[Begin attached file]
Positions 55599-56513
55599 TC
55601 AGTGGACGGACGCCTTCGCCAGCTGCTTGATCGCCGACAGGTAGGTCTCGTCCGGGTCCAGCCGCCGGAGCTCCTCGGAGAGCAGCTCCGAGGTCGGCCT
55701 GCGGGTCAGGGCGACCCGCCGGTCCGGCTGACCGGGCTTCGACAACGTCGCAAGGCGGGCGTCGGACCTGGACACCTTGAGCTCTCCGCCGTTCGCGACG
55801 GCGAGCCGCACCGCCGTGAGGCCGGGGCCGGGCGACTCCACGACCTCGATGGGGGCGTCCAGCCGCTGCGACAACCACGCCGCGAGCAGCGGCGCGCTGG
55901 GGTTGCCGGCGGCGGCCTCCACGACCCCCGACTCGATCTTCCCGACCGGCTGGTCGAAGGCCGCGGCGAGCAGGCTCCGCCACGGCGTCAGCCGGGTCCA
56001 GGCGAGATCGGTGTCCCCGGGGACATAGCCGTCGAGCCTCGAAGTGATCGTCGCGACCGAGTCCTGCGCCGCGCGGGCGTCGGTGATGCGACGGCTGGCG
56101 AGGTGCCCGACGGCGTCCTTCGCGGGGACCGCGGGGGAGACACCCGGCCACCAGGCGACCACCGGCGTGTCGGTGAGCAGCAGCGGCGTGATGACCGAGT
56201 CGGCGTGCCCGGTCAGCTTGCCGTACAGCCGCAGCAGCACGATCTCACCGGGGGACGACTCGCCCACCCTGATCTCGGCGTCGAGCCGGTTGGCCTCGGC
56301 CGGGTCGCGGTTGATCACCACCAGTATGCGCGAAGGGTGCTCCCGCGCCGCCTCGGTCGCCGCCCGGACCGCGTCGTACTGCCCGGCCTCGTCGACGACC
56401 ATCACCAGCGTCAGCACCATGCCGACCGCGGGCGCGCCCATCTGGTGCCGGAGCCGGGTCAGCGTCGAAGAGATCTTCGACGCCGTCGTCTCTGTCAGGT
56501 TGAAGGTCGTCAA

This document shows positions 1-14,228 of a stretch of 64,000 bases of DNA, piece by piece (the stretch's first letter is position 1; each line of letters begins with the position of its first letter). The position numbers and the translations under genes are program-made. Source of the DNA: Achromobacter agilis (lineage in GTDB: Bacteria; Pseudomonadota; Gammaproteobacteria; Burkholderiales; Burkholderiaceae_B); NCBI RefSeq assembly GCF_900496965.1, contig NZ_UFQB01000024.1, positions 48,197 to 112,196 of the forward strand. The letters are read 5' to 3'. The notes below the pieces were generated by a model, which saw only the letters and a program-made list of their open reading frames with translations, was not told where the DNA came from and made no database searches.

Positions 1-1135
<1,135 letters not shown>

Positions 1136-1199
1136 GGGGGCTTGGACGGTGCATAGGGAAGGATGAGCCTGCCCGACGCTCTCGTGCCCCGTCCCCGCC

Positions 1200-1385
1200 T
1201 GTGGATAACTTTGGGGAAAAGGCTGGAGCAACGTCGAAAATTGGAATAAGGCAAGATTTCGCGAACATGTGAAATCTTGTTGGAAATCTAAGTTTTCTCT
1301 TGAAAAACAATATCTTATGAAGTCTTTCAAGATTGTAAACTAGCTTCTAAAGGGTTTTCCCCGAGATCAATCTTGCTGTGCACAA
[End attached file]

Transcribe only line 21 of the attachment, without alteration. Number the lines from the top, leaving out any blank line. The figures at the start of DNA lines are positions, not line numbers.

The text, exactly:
1301 TGAAAAACAATATCTTATGAAGTCTTTCAAGATTGTAAACTAGCTTCTAAAGGGTTTTCCCCGAGATCAATCTTGCTGTGCACAA